The speakers are not heavy, as far as Audiophile speakers go. They weigh about 85 pounds each. Not having massive enclosures provides this benefit as well. The Ultralam baffles lend a very cool design aesthetic, and the cast iron stands complete the contemporary look. The X3's are available in 3 different finishes: Natural, Honey, and Nutmeg tints. The Spatial X3's come with a 5-year warranty and are made in Utah.

The front of the AMT driver

The back of the AMT driver

They were shipped via freight together on a pallet. The boxes and packaging they were in were top notch and well thought out. It was super easy unboxing, unpacking, and moving the speakers into the area where they would be placed.


Spatial recommends that the X3 be at least 3' away from the wall behind the speakers. Mine ended up about 60" on center from the wall behind them, and about 8' apart. I toe'd them in a bit to create a singularly connected Right/Center/Left soundstage. I also took the time to level them and adjust the rake angle. The adjustability of the Stillpoints made this very easy. At this location in the room, the bass was even, and the soundstage expanded to fill the room in all dimensions.

Placement is important for any speaker, it took me several attempts at using the Rational method of speaker placement (very similar to Master Set), but this location is the best so far.
Music Used

Dominique Fils-Aime - Nameless
Bill Calahan - Apocalypse
Kenny Burrell - Midnight Blue
Boz Scaggs - Dig
Cream - Royal Albert Hall, London, May 2-3-5-6 2005
Kenny Barron & Mino Cinelu - Swamp Sally
Jimi Hendrix - Valleys of Neptune
Efterklang - Altid Sammen
David Bowie - Blackstar


I let the speakers run 24/7 for about a week before I began listening with the intent of gauging their character. With the X3's in place, broken in, and with the Modwright amp driving them, the sound was... Where do I even start?

Let's start with this. After break in, these speakers running for a few months before writing the review. So during this time I had many different cables, tweaks, power conditioners, and of course a couple amps in there too. The X3's were an absolute window into whatever changes I made. They let me know exactly what was changing.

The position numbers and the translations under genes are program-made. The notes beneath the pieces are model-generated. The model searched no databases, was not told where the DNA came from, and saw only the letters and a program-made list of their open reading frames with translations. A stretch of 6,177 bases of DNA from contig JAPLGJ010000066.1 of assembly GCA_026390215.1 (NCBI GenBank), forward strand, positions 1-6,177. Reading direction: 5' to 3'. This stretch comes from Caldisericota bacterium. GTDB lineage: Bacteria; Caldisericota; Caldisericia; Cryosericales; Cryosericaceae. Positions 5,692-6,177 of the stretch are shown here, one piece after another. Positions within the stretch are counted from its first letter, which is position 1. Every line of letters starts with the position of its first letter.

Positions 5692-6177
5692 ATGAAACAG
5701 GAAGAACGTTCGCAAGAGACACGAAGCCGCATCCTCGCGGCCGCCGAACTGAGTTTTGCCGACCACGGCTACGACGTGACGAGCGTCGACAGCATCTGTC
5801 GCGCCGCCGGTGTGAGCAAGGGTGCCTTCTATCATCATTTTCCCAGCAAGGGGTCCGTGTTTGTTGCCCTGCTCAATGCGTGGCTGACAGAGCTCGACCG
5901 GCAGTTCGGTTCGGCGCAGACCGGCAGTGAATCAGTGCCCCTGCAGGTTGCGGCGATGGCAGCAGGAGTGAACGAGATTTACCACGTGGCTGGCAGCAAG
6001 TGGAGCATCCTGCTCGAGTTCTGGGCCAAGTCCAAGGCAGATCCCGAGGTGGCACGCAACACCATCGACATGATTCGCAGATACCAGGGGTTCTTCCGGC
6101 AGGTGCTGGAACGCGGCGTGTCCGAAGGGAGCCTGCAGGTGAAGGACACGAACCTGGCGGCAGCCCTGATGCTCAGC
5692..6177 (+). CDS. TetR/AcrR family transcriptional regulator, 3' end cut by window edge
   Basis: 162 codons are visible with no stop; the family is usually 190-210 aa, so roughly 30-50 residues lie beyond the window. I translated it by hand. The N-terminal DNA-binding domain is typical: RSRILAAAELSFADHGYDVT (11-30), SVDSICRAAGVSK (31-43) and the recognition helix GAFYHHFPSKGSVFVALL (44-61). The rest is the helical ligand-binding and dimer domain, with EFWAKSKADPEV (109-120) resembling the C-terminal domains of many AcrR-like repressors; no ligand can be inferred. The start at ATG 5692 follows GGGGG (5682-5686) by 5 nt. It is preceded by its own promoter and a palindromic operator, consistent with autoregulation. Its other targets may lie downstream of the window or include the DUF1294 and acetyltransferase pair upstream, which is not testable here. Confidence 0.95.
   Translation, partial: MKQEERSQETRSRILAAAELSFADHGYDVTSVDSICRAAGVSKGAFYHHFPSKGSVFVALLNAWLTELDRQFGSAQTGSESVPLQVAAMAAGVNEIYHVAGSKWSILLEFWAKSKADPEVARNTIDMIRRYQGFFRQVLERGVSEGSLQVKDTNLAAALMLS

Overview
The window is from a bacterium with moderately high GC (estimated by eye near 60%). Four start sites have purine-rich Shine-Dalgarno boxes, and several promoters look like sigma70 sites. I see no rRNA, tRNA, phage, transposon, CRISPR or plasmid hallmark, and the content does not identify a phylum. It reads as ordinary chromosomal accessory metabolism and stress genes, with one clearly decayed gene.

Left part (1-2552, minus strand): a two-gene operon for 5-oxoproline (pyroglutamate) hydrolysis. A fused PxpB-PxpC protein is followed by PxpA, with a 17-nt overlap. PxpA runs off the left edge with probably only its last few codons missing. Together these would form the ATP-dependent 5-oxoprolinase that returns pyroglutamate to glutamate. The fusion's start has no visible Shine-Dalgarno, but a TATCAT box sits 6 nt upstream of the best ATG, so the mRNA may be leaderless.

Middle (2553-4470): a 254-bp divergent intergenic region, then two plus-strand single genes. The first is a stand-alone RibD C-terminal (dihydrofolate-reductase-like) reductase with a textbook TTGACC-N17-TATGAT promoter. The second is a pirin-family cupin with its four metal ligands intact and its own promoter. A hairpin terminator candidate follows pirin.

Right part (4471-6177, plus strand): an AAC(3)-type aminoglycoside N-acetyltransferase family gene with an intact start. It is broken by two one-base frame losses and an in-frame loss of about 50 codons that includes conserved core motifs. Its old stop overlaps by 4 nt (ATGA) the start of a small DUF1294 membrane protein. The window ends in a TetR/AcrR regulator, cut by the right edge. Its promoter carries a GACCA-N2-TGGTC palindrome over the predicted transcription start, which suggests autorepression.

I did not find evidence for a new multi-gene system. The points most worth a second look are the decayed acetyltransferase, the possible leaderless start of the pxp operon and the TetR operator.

Dynamics stood out as they would in a live performance. Top to bottom, from the snap of fingers on an acoustic bass, to vocal, piano, and cymbals. Everything had a lively energy to it.

Bass was perhaps amongst the cleanest, fastest and most tonally colorful (when called for) as I have ever heard. It went down to about 30 Hz and was just beautiful. One could more clearly hear not only drum sticks hitting the toms, but the tone and impact of each drum also came through. For some recordings, it was the first time I heard these nuances in them. However, if you like deeper bass, or a more visceral impact you will need good subs. A sealed or open baffle sub would be my recommendation. There are no commercially available open baffle subs, but there are kits. SVS, Rythmik Audio, and Hsu research make some great sealed subs at the sub $1000 level. 2 or 3 of these should do in nearly any room.

Midrange was open, dynamic, textured and let you know of any colorations in the equipment or recording.

The highs were glorious. Capable of going very loud without compression or smearing. They are a very low distortion driver, capable of massive sonic output. They cruised and never appeared to strain or lose their dynamic snap.